ODA started to become popular with X3-2 and X4-2 in 2013/2014. These 2 ODAs were very similar. The X5-2 from 2015 was different with 3.5 inches disks instead of 2.5 inches and additional SSDs for small databases (FLASH diskgroup). All these 3 ODAs were running 11gR2 and 12cR1 databases and were managed by the oakcli binary. If you’re still using these old machines, you should know that there is a lot of differences compared to modern ODAs. Here is an overview of what have changed on these appliances.
Starting from X6, ODAs are also available in “lite” versions, understand single-node ODAs. The benefits are real: way cheaper than 2-node ODAs (now called High Availability ODAs), no need for RAC complexity, easy plug in (power supply and network and that’s it), cheaper Disaster Recovery, faster deployment, etc. Most of the ODAs sold today are single-nodes ODAs as Real Application Cluster if becoming less and less popular. Today, ODA’s family is composed of 2 lite versions, X8-2S and X8-2M and one HA version X8-2HA.
Support for Standard Edition
Up to X5, ODAs had only supported Enterprise Edition, meaning that the base price was more likely a 6-digit figure in $/€/CHF if you pack the server with 1 EE PROC license. With Standard Edition, the base price is “only” one third of that (X8-2S with 1 SE2 PROC license).
Full SSD storage
I/Os have always been a bottleneck for databases. X6 and later ODAs are mainly full SSD servers. “Lite” ODAs are only running on NVMe SSD (the fastest storage solution for now), and HA ODAs are available in both configurations: SSD (High Performance) or a mix of SSD and HDD (High Capacity). The latest one being quite rare. Even the smallest ODA X8-2S with only 2 NVMe SSDs will be faster than any other disk-based ODA.
Higher TeraByte density and flexible disk configuration
For sure, comparing a 5-year old ODA to X8 is not fair, but ODA X3 and X4 used to pack 18TB in 4U when ODA X8-2M will have up to 75TB in 2U. Some customers didn’t chose ODA 5 years ago because of the limited capacity, it’s even no more a subject today.
Another point is that storage configuration is more flexible. With ODA X8-2M you are able to add disks by pair, and with ODA X8-2HA you can add 5-disk packs. There is no more the need for doubling capacity as we did on X3/X4/X5 (and you could only do it once).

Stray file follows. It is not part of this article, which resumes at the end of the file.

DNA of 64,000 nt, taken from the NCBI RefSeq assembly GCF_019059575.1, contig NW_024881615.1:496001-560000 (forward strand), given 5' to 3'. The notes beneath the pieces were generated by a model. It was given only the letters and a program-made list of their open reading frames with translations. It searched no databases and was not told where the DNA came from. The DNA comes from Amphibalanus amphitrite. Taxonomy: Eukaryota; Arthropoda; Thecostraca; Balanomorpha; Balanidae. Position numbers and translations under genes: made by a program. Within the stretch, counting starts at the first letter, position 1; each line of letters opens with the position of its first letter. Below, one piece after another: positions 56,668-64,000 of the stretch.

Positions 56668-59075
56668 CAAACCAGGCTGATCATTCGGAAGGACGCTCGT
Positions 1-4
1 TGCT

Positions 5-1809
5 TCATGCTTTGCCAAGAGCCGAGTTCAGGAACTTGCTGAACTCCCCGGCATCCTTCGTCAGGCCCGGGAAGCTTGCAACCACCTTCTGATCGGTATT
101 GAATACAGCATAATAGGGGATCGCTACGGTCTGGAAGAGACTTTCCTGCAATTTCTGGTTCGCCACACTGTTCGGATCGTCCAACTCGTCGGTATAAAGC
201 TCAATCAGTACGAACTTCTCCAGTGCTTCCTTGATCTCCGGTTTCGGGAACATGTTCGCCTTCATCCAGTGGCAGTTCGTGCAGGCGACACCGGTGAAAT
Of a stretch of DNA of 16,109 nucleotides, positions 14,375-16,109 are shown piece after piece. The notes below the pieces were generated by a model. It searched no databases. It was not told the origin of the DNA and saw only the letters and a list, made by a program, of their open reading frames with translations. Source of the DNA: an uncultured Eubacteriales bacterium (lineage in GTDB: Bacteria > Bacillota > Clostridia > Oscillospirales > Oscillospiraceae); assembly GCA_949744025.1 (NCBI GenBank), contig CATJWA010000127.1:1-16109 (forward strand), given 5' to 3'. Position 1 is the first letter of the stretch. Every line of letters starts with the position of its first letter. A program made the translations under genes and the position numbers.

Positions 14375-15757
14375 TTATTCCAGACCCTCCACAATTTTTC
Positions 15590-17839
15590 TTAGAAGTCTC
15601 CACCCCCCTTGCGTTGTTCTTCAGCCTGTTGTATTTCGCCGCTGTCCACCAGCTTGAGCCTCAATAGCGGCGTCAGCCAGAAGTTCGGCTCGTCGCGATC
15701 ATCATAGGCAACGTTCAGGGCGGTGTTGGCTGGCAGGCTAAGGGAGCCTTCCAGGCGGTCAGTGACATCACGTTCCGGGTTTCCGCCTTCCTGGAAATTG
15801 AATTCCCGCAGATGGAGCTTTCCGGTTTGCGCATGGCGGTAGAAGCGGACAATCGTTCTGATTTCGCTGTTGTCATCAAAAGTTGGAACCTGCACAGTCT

Furthermore, you can now choose an accurate disk split between DATA and RECO (+/-1%) compared to the DATA/RECO options on X3-X4-X5: 40/60 or 80/20.
A real appliance needs a real GUI, X6 introduced the ODA Web GUI, a basic GUI for basic ODA functions (dbhomes and databases creation and deletion, mainly) and this GUI became more and more capable during the past years. If some actions are still missing, the GUI is now quite powerfull and also user-friendly. And you can still use the command line (odacli) if you prefer.
ODA now has a repository and everything is ordered and referenced in that repository, each database, dbhome, network, job is identified with a unique id. And all tasks are backgroup jobs with a verbose status.
Next-gen virtualization support
With old HA you had to choose between bare-metal mode or virtualized-mode, the last one being for running additional virtual machines for other purposes than databases. But the databases were also running on a single dedicated VM. Virtualized-mode relied on OVM technology, soon deprecated and now replaced with OLVM. OLVM brings both the advantages of a virtualized ODA (running additional VMs) and a bare-metal ODA (running databases in bare-metal). And it relies on KVM instead of Xen, which is better because it’s part of the Linux operating system.
Data Guard support
It’s quite a new feature, but it’s already a must-have. The command line interface (odacli) is now able to create and manage a Data Guard configuration, and even do the duplicate and the switchover/failover. It’s so convenient that it’s a key benefit for the ODA compared to other platforms. Please have a look at this blogpost for a test case. If you’re used to configure Data Guard, you will probably appreciate this feature a lot.
ODA has always been a great challenger compared to other platforms. Regarding modern ODAs, NVMe SSDs associated to high-speed cores (as soon as you limit the number of cores in use in the ODA to match your license – please have a look how to) make the ODA a strong performer even compared to EXADATA. Don’t miss that point, your databases will probably run better on ODA than on anything else.
If you’re using Oracle databases, you should probably consider again ODA in your short list. It’s not the perfect solution, and some configurations cannot be addressed by ODA, but it brings much more advantages than drawbacks. And now there is a complete range of models for each need. If your next infrastructure is not in the Cloud, it’s probably with ODAs.